Ryanair trolling of British Airways' mistake backfires
A Ryanair attempt to make fun of British Airways on Twitter after a flight mistakenly went to Edinburgh instead of Düsseldorf has backfired.
Ryanair's official Twitter account said it had a "present" for BA - a copy of Geography for Dummies.
But Twitter users made a number of suggestions of books Ryanair could read, including "Customer Service for Dummies".
In January Ryanair was again named the UK's least-liked short-haul airline.
On Monday, a British Airways flight that was supposed to go to Germany ended up in Scotland after the wrong flight plan was used.
Ryanair trolled BA in a tweet that afternoon with the suggested reading material. BA replied to the tweet saying: "No-one is perfect".
But Twitter users quickly came back with book suggestions lampooning the low-cost airline, including "Employment Law for Dummies".
In 2018 Ryanair was forced to cancel hundreds of flights after strike action by pilots and staff who were complaining about conditions.
In December 2018 the Civil Aviation Authority began legal action against Ryanair after it refused to pay compensation to passengers over the cancelled and delayed flights.
Another commentator, Richard Spaven, referenced a story that first appeared in the Independent on 6 January about a Ryanair flight bound for Thessaloniki in Greece.
The flight was diverted more than 500 miles away to Timisoara in northwest Romania. Passengers were then offered transport on an "old bus" to complete the journey, which many refused, the Independent reported.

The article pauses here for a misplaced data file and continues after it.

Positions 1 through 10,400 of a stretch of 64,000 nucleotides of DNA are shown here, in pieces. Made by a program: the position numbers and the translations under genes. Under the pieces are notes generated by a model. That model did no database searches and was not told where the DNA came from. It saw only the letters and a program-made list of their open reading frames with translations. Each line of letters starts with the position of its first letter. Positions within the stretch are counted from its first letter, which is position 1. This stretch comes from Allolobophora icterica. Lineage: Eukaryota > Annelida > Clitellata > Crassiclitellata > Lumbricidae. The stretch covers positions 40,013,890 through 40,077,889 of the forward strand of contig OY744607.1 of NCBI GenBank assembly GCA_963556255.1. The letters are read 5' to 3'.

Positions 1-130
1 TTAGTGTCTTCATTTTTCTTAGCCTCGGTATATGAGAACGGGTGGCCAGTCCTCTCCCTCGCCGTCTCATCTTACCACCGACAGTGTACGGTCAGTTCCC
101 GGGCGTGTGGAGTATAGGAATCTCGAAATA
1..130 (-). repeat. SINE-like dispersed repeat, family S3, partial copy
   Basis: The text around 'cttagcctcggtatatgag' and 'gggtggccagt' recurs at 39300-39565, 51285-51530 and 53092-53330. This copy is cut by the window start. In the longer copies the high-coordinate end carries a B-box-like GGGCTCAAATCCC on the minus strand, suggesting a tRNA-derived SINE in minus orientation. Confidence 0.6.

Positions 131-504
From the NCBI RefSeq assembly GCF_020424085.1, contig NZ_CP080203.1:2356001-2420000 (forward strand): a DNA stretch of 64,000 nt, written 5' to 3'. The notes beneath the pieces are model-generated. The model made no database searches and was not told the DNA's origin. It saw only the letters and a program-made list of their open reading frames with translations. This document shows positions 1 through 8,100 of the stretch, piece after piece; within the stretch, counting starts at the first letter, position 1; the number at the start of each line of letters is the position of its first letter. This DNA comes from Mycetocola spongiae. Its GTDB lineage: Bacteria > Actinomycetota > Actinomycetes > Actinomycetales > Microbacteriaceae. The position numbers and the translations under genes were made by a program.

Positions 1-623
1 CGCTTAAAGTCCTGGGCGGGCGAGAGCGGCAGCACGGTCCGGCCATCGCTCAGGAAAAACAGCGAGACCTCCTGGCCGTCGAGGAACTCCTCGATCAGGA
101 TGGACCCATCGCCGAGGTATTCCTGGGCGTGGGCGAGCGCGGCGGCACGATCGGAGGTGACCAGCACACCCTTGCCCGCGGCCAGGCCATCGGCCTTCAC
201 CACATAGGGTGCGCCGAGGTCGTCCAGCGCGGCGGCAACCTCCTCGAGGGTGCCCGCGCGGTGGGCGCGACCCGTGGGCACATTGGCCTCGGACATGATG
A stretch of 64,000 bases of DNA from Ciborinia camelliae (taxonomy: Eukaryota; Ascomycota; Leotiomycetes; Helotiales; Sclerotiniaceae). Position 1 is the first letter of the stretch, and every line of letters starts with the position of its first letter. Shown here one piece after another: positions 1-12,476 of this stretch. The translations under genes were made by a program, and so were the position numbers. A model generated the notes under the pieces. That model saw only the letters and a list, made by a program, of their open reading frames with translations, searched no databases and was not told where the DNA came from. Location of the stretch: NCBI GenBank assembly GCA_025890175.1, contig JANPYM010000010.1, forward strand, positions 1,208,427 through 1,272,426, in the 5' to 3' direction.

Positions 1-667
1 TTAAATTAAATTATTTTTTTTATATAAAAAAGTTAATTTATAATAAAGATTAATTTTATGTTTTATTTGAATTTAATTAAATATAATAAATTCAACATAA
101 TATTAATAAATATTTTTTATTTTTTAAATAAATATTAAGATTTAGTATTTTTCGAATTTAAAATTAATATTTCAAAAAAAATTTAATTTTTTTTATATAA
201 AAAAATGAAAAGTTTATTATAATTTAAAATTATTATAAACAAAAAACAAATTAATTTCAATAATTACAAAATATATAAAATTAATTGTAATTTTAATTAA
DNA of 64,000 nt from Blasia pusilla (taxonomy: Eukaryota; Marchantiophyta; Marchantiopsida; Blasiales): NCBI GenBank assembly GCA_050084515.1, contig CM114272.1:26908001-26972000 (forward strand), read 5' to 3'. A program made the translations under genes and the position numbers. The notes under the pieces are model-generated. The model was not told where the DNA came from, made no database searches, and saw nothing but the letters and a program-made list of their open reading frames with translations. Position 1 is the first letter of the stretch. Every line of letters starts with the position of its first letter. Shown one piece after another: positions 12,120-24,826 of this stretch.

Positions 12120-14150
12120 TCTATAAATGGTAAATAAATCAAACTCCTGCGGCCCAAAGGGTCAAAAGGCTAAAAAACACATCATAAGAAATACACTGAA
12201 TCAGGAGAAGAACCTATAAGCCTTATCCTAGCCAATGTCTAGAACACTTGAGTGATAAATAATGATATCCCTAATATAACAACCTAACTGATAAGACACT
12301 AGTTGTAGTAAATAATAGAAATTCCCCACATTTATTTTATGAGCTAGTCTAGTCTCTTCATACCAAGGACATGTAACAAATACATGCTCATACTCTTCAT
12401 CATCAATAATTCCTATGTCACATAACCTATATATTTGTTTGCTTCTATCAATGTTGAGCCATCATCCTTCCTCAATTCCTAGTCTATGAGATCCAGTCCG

Eventually the Greek government sent an aircraft to fly the remaining passengers in.
Many Twitter users poked fun at Ryanair over its practice of flying to airports that are some way from the supposed destination, for example, flying to Beauvais, which is more than 50 miles north of Paris, instead of an airport closer to the French capital.
Twitter user Wayne Kavanagh asked Ryanair how much it was charging BA for the book "because you not giving it away for free", a reference to Ryanair's habit of charging customers extra, for example, to print boarding passes.
In January Ryanair was named the UK's least-liked short-haul airline for the sixth year running after a survey by consumer group Which?.
Passengers were not impressed by industrial action, boarding processes, seat comfort, food and drink, and cabin environment, the consumer group said.
At the time, Ryanair said passenger numbers had grown 80% in the previous six years, and that reflected what people want "much more than an unrepresentative survey of just 8,000 people."
British Airways declined to comment for this story.
Ryanair would not comment.